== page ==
To help answer that question, note that biological life, despite its abundant variety, has a certain predicability to it. In the animal kingdom, for instance, due to the constant evolutionary pressure to survive and to procreate, each organism channels its efforts into just a few select activities: eating, drinking, avoiding danger, sexual rivalry, mating, fostering young. You may have noticed that every documentary that chronicles an animal species follows essentially the same plot line: the search for food and water, the warding off of predators, sexual rituals, the fragile course from birth to adulthood—and then the cycle starts all over again. Thus, animal behavior remains remarkably stable and consistent, across time and across species. The lions, catfish, crows, beavers, etc. of today behave essentially the same as did the lions, catfish, crows, beavers, etc. from hundreds of thousands of years ago. And on the African savanna, around two hundred thousand years ago, the earliest instances of Homo sapiens could have been anticipated to be no different.

And yet by fifty to one hundred thousand years ago, the evidence was quickly mounting that this species was in fact unlike all the rest. Control of fire, specialized tools, cave art, larger social structures (pointing to an almost certain use of abstract language). By ten thousand years ago, the human difference was unmistakable. The population was increasing at an unprecedented rate, the use of environmental resources was taking a quantum leap. The species had by now spread out around the globe, covering nearly all of Africa and Eurasia, and having forayed for the first time into Australia and the Americas. Homo sapiens had extincted—other than some small DNA assimilation—all the other hominin lines. Homo sapiens had extincted many of the larger mammals as well. Tools, weapons, art, cooking, clothing, abstract communication, a more concentrated use of energy—these were undeniable escalations in behavioral complexity, escalations for which no other species, at no other time, had even given a hint. A new threshold had indeed been crossed.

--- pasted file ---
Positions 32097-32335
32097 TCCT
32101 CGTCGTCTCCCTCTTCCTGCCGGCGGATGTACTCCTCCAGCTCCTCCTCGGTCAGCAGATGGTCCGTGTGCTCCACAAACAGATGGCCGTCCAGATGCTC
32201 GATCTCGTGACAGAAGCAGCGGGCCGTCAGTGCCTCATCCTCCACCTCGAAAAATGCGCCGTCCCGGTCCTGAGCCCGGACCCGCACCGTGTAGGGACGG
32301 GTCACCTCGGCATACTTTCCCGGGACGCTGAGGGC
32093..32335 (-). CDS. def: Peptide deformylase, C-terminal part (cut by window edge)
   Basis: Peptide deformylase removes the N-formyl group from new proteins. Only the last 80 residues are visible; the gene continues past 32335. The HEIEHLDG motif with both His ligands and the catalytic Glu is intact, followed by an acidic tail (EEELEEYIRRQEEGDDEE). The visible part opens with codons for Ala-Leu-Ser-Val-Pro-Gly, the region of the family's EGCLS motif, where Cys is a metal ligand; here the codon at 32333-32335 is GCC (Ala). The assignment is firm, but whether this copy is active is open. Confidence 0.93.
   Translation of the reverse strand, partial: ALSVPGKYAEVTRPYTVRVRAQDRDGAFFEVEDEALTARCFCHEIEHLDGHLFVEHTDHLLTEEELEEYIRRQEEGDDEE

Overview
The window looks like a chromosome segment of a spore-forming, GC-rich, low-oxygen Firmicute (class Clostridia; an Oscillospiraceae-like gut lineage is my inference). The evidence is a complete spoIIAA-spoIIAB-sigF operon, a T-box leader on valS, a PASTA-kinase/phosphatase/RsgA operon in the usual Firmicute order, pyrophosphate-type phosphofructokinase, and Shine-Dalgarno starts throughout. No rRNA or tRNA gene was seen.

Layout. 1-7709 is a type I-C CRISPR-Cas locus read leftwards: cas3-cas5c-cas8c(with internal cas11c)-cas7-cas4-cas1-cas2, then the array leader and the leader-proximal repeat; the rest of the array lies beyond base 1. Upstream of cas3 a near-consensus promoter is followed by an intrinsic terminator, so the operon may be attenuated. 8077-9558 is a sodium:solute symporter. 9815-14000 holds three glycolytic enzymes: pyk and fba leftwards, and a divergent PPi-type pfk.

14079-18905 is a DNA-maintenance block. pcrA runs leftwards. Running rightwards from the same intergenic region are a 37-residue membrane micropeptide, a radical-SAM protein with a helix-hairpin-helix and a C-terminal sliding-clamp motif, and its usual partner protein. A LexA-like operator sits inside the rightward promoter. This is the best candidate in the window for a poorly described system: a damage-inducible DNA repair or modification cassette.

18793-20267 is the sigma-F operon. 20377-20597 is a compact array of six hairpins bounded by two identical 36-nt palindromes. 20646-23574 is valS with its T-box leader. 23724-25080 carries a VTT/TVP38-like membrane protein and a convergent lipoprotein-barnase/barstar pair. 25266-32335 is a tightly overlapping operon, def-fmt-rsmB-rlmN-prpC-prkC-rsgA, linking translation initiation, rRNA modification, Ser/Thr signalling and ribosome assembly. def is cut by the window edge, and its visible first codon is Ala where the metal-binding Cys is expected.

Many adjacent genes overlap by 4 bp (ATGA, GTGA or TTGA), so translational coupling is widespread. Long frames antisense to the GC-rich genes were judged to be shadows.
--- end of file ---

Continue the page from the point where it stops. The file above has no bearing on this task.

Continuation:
And humans were not finished. Around ten thousand years ago, in the vicinity and ideal conditions of the Fertile Crescent, the species began to develop agricultural techniques, domesticating certain grains and unleashing their enriched energy, and harnessing certain animals and employing their augmented power. Farming paved the way to larger social structures, to what would eventually become civilizations. Farming spawned an outpouring of construction, from colossal examples such as the pyramids and the Acropolis, to more humble yet indispensable instances, such as thousands and thousands of abodes. Ships began to sail the seas, carts began to cross the land, speech began to be written down. By the year 1600, the human difference had turned into a human domination.